Virginia has gotten lots of public kudos over the years for setting the highest bar in the nation for its basic skills licensing test (the Praxis I). What's less well known about the Old Dominion's tough standards is the exceedingly generous amount of time the state gives teachers to pull off a passing grade ? up to three years after they start teaching. This patient policy leads to occasional quandaries in which the state is forced to defend its testing policy against the inevitable testimony that some fabulous teacher is being pushed out of the classroom, all because of a silly, meaningless test.
So what's a state to do? Rather than lower its cut scores, as some education board members are threatening to do, the state ought to change its deadline for passing the test, requiring aspiring teachers to pass the test before they are even admitted into a teacher preparation program. Virginia's state legislature recently exempted out-of-state teachers seeking certification in Virginia from the state's Praxis I requirement?presumably because they should be well past the point of having to pass what should be an initial educational hurdle. The legislature should follow through on this spark of logic and realize that the time to pass a basic skills test ought to be before an aspiring teacher is even admitted into an undergraduate teacher preparation program.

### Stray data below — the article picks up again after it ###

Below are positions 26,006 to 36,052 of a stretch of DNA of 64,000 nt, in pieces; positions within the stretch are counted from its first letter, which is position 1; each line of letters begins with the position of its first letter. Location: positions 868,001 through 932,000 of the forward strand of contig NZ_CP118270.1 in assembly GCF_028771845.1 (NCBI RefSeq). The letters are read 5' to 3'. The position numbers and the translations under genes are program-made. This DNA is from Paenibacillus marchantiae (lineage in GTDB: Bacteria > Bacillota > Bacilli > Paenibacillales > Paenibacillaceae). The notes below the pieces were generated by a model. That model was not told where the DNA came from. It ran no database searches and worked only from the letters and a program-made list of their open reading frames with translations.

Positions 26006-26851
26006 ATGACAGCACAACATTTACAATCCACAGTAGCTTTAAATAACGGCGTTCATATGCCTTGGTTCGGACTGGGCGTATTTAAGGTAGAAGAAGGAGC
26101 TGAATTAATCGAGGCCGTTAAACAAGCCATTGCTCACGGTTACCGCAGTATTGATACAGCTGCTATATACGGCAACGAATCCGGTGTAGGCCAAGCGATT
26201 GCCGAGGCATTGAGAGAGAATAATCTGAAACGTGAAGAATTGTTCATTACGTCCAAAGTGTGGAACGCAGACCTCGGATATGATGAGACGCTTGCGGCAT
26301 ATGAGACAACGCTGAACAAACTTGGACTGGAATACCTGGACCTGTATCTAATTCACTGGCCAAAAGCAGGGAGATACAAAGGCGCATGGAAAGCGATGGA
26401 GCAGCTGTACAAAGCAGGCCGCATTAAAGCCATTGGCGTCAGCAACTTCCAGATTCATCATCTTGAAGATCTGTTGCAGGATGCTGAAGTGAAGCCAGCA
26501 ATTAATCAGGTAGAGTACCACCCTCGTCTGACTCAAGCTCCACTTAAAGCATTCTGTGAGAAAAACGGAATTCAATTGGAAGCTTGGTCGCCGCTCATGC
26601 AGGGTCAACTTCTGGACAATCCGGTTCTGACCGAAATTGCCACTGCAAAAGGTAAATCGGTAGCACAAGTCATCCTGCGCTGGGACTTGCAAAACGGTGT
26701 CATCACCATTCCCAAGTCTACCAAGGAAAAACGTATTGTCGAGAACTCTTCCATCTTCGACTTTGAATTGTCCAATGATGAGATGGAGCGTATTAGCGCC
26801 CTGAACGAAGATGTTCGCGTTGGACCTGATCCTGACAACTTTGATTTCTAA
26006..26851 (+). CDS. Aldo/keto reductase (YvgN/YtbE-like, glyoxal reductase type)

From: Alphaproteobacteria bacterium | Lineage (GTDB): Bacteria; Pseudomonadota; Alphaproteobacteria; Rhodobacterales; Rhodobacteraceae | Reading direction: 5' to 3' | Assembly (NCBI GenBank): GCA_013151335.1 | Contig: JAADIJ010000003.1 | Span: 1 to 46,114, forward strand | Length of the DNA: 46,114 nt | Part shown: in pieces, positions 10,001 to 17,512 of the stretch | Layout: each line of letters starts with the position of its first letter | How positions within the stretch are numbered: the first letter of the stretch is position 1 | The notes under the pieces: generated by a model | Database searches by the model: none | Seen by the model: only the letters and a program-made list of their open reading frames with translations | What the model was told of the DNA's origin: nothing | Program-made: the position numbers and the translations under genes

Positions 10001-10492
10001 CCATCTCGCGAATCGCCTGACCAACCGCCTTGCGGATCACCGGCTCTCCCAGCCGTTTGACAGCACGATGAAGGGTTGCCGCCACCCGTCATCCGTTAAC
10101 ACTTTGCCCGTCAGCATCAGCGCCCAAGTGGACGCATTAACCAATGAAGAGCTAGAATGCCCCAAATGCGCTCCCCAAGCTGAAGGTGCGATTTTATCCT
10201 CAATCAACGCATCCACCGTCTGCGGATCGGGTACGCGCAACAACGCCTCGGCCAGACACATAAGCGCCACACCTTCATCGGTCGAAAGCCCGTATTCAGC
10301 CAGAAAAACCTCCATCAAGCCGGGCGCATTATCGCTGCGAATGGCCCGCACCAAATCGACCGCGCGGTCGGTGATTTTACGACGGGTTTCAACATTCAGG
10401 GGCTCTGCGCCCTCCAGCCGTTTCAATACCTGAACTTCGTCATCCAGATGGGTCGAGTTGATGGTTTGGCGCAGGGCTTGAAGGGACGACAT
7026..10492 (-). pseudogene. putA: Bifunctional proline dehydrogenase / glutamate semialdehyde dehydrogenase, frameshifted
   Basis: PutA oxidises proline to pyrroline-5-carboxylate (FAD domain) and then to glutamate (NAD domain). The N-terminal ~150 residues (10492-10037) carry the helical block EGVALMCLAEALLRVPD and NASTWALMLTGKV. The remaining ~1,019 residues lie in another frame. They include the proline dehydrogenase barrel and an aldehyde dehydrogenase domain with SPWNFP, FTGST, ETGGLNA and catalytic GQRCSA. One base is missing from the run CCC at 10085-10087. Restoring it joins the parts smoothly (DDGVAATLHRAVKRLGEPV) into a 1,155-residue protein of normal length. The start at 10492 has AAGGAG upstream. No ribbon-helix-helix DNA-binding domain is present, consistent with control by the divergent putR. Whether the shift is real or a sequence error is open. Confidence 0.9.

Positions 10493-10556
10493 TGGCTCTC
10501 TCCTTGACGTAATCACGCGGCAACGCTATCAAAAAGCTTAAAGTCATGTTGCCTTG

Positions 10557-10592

Then, the state will avoid having to answer questions from teachers like Anne C. "Christie" Hingst, who failed the reading test by four points and asked in The Virginia Pilot... If I make those four points, does that mean all of a sudden I'm a better social-studies teacher?" Added benefit? The state won't be investing tax dollars educating aspiring teachers who can't meet the first educational milestone. And, even more beneficial, we will be honoring the right of all children to be assigned a qualified teacher.